Concepts of Criticism

Rene Wellek; Edited by Stephen G. Nicholas

View Inside Price: $42.00


March 11, 1963
420 pages, 5 1/2 x 8 1/2
ISBN: 9780300094633
Paper

Provocative and penetrating, these essays attest to Mr. Wellek’s intense concern during the past two decades with the problems besetting the disciplines of literary theory, criticism, and history. Each essay accordingly sets as its goal the development of a concept that will contribute to better understanding of the literary work. Trenchant investigation of such significant critical concepts as baroque, romanticism, and realism are complemented by illuminating surveys of the current state of literary criticism and related commentaries on contemporary literary theory and scholarship. Concepts of Criticism constitutes a valuable statement of Mr. Wellek’s theoretical position. A number of the essays are published for the first time and a bibliography of Mr. Wellek’s publications is included.  René Wellek, author of A History of Modern Criticism, 1750-1950, is Sterling Professor of Comparative Literature at Yale.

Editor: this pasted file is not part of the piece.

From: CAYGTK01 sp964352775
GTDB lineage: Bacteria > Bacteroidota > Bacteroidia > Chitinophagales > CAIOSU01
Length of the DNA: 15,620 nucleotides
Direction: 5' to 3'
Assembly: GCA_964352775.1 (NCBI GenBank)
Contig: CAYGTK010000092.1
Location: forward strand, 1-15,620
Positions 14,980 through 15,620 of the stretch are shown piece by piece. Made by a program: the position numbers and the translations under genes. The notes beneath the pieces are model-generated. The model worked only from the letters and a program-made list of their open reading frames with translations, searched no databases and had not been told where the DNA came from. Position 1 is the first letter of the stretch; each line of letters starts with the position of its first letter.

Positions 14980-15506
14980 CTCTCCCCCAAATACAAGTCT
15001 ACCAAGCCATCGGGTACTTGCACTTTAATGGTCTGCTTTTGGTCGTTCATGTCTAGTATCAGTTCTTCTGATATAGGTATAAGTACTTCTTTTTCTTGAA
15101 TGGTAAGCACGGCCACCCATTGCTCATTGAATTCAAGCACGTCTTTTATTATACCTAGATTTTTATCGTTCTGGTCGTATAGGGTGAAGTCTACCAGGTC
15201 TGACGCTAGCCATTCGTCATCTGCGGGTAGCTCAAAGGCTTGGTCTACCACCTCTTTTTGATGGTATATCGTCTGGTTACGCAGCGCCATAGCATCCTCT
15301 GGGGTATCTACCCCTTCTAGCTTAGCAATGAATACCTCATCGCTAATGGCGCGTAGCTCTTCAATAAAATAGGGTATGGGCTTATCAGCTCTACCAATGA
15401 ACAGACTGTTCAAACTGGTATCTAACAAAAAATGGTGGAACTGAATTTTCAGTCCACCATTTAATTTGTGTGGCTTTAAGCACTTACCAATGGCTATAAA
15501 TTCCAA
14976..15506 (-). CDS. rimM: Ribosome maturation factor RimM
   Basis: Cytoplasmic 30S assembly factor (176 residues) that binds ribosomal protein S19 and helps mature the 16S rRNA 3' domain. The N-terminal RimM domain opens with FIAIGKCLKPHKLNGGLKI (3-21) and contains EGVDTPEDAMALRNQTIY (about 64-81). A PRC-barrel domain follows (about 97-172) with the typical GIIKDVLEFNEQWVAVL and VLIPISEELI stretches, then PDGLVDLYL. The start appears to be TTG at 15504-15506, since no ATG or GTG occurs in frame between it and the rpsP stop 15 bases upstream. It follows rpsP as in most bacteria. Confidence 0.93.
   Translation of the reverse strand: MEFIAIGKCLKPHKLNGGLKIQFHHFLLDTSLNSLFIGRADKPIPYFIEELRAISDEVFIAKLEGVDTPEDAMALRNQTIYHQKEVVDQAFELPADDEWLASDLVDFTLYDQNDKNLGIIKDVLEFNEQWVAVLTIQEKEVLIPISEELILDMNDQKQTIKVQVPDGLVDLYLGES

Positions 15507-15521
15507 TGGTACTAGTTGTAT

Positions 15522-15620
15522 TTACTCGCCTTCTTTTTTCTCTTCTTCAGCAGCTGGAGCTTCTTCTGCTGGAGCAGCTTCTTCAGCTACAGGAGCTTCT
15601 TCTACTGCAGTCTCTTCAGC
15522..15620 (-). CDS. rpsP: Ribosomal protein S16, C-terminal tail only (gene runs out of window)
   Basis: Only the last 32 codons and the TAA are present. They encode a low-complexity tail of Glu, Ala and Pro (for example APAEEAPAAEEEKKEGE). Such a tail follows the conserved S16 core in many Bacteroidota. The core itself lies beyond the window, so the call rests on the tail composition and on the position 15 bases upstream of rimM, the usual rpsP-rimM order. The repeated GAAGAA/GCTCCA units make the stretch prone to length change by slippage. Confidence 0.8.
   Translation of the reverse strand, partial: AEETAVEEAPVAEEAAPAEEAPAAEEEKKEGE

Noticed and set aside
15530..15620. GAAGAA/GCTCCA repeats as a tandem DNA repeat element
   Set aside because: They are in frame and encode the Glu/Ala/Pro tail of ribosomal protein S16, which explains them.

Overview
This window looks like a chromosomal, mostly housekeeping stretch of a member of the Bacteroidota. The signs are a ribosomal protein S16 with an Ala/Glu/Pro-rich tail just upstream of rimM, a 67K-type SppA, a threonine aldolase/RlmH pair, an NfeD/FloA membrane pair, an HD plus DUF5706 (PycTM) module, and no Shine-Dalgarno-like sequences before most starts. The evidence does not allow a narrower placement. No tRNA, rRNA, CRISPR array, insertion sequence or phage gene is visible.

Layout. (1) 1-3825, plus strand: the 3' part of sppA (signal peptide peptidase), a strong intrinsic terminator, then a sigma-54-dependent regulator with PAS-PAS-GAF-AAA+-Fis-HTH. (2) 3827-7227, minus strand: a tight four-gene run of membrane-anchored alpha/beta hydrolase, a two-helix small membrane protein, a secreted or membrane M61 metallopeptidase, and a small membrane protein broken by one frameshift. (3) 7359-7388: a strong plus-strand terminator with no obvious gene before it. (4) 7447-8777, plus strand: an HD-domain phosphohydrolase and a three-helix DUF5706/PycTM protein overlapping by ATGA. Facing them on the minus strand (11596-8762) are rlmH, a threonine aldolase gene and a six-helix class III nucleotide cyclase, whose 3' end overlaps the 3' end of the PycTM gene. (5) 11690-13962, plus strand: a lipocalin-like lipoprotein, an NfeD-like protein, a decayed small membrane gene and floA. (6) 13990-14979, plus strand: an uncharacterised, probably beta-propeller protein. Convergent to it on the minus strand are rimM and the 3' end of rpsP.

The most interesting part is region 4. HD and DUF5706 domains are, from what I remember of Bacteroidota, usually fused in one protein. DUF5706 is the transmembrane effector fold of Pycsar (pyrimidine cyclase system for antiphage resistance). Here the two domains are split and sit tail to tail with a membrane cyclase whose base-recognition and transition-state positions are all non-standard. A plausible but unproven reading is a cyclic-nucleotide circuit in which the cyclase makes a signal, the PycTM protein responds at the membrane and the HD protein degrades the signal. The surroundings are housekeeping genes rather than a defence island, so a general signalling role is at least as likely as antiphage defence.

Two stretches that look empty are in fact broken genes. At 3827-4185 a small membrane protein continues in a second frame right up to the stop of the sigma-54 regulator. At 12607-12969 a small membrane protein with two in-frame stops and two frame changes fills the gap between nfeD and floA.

"Throughout, the documentation is massive, the breadth of intelligence masterful. Indeed, several of these articles have already become central documents, established points of reference and of recourse, for the literary research and interpretation of our time."—St. Louis Post Dispatch

"In this chaotic though exciting [age of criticism] Mr. Wellek assumed early the important role of firm but kindly traffic policeman. He is the critic of the critics, the file-leader of the literary historians and theorists. . . . This is a book, not a miscellany. Its unity drives from two characteristics of the author's strategy: his continuing effort to clarify and extend his leading ideas and to prove the relatedness of these ideas."—The New York Times Book Review

"René Wellek is rightly considered one of the leading authorities in matters of literary theory. His sound linguistic and philosophical training . . . and his knowledge of Western literature, from Russian to American inclusive, well qualify him for 'the clarification of theoretical problems. . . .' Stephen G. Nichols, Jr., Wellek's colleague at Yale, has competently edited and introduced this volume, adding a thorough index and a bibliography of Wellek's writings which is complete except for works published in Czech."—Virginia Quarterly Review

"Only rarely does a book come along which we can sincerely say is indispensable to a large class of readers. Any one who pretends to be concerned with recent developments in literary criticism or comparative literature must not only read, but take serious account of every page of this collection of Mr. Wellek's essays."—Modern Language Journal